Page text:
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UEFA Champions League Preview: Manchester United vs. Bayern Munich

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Manchester United fans have been looking toward the past all season, mostly to keep themselves sane in the face of the Red Devils’ shocking swoon. Sitting seventh in the Premier League with six games to go, past years’ glory is all fans have in the face of what’s been an expected post-Alex Ferguson awakening. So it makes sense, one day before the three-time European Champions face last year’s UEFA Champions League winners, that new manager David Moyes is also looking at happier times for inspiration in the face of enormous odds.

“We are playing against a good side, but it is the sort of night where in recent history United have risen to the occasion,” Moyes said, with Bayern Munich set to visit Old Trafford on Tuesday. The teams’ first leg in Stretford represents a virtual one-versus-eight matchup, with the tournament’s worst surviving team drawn against a club trying to become the first team in 24 years to win back-to-back European titles.

München carry that favorites’ flags, with the team two-time Champions League-winner Pep Guardiola inherited this summer looking even stronger than the group that took last year’s title. Having already clinched their second-straight Bundesliga crown, the Bavarians had the luxury of resting half their squad for this weekend’s visit from Hoffenheim, with the resulting draw 3-3 shrinking their lead at the top to a still staggering 23 points. It also raised their goals allowed total to 16, with only Italy’s Roma having allowed fewer among Europe’s top five leagues.

(MORE, this weekend: United comeback against Villa | Bayern held to draw)

“Coaches around the world don’t like being called favorites before the game, but I can’t argue,” Guardiola confessed, begrudgingly. “I have to accept it because last season Bayern won everything and this season we have won the title with seven games to spare.”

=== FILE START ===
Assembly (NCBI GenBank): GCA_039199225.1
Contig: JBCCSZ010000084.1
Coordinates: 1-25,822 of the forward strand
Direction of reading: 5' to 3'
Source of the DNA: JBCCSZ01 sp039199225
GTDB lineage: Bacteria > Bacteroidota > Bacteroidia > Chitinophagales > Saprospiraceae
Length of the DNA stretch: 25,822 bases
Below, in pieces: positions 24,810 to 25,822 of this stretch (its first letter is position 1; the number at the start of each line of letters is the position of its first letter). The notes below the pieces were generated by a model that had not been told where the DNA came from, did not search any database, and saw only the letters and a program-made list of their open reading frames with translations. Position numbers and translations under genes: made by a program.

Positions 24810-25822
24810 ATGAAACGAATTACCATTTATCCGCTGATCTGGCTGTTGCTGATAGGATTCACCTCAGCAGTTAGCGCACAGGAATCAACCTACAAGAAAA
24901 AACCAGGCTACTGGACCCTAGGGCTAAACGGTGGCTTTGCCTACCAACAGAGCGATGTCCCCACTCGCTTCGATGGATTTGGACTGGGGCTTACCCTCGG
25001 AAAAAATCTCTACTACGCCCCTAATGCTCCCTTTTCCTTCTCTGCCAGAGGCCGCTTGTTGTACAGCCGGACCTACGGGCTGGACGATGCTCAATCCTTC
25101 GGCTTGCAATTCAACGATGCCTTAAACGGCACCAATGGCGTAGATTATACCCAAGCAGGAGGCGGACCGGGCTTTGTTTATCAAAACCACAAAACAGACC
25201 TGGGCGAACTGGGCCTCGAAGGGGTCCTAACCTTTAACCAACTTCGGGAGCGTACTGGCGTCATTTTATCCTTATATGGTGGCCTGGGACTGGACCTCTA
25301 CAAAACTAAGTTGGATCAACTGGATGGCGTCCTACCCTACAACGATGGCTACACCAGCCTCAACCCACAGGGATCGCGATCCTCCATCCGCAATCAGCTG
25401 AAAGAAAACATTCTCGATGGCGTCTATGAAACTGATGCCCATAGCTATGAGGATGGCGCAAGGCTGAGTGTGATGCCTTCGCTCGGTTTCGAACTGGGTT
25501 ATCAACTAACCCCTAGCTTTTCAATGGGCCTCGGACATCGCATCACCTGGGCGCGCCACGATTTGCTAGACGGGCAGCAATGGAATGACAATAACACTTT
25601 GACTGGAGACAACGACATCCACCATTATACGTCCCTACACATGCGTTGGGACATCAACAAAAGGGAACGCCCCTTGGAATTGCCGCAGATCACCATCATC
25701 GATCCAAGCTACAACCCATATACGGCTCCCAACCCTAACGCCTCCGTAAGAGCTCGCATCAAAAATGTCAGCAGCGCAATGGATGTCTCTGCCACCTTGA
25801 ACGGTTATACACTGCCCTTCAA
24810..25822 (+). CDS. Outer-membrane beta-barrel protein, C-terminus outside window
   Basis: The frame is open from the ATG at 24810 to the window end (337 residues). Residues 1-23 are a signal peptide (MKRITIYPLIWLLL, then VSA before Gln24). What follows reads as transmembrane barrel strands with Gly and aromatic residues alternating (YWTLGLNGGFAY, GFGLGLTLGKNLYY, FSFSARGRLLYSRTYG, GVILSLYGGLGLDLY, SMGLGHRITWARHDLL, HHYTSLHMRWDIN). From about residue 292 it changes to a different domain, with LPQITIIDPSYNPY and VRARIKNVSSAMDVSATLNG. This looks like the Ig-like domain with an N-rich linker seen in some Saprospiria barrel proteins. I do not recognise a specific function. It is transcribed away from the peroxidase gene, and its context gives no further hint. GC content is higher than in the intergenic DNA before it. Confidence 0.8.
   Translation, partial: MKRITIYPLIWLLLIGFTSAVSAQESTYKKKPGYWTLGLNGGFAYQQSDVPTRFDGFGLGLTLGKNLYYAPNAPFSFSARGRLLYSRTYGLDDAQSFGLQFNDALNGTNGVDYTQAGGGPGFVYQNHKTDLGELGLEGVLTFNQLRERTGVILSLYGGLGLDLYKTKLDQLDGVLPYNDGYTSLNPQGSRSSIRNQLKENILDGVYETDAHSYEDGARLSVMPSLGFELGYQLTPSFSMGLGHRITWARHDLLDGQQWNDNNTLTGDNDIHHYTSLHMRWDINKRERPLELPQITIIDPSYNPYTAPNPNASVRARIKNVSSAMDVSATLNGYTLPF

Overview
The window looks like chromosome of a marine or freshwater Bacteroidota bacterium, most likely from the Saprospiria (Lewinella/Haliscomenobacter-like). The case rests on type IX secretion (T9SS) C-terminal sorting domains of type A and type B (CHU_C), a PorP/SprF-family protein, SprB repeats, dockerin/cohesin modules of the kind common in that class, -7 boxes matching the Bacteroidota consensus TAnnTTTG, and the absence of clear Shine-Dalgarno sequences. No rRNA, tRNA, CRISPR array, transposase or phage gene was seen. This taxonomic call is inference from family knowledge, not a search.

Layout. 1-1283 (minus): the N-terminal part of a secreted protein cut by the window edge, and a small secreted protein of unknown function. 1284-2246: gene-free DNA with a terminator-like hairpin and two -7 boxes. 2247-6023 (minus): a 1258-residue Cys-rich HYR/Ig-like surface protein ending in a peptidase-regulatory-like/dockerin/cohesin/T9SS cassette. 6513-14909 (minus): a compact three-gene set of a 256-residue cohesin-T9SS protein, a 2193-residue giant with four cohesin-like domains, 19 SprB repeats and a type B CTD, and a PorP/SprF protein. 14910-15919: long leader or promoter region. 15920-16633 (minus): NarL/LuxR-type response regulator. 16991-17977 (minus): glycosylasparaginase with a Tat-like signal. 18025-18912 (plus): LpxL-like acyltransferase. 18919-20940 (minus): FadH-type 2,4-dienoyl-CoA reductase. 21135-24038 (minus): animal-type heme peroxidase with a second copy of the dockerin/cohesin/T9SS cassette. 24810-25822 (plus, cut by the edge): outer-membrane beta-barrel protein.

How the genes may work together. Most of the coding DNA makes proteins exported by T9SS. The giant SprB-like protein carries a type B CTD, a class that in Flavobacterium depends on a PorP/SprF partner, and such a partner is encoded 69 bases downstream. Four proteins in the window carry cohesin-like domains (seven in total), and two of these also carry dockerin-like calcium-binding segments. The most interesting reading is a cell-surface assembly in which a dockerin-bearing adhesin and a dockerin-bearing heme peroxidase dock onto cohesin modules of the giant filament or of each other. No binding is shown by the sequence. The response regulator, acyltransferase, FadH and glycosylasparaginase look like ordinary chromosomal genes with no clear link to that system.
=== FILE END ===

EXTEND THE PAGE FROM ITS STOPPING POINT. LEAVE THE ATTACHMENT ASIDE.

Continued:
It’s not a view that’s shared by everybody on the opposing bench.

“[W]e are Manchester United, it’s at Old Trafford and we’ve seen so many great nights there, in Europe especially. As players we don’t see ourselves as underdogs,” Ryan Giggs explained, his presence at the pre-match press conference hinting he’ll play on Tuesday, “we see ourselves as Man United playing at home in the Champions League.”

Perhaps that kind of naiveté is necessary when you’re in the Red Devils’ position, but you need only look to Bayern’s other trips to England this season to realize United’s long. In the Round of 16, Bayern took a 2-0 result out of the Emirates on its way to eliminating Arsenal. In October, the same Manchester City team that recently won 3-0 at Old Trafford was handed a 3-1 by the defending champions. Even at Old Trafford — even against a team United beat in the 1999 final (a reference point that has been alluded to in bizarre fashion this week) — the Red Devils are decisive underdogs.

(MORE, United’s Round of 16: Upset in Greece | Comeback in Manchester)

It’s a status that forces us to ask how United can win, but with Robin Van Persie sidelined with a knee injury, a team needing a puncher’s chance is without one of its best weapons. Though Wayne Rooney will be available, Juan Mata will not, the former Chelsea man cup-tied as a result of his time with the Blues. Starting left back Patrice Evra is suspended, leaving Alexander Buttner to match up against Bayern right winger Arjen Robben. Defenders Jonny Evans and Chris Smalling are also out.

Thiago Alcántara’s knee injury means Bayern has its own fitness concerns ahead of Tuesday’s match, while Dante will join Evra among those banned from the match. But with Bastian Schweinsteiger, Toni Kroos, and Phillip Lahm all available, Guardiola will still have everything he needs to leverage his biggest advantage: an overwhelming edge in the middle of the park, one that matches up against what’s generally perceived to be Manchester United’s greatest weakness.

(MORE, Bayern’s Round of 16: Edge on 10 in London | Control in Munich)

Perhaps under Ferguson, the Red Devils could navigate England with the likes of Michael Carrick and Tom Cleverley in midfield. But even then, teams that relied on Darren Fletcher or an aging Paul Scholes would be overwhelmed by Guardiola’s Barcelona, who beat the Ferguson twice in Champions League finals. Now, with a team that’s keeping 69.2 percent possession in Europe (71.4 pct. in Germany), Guardiola is again set to highlight what United fans have said for years: The Red Devils need to be stronger in the middle.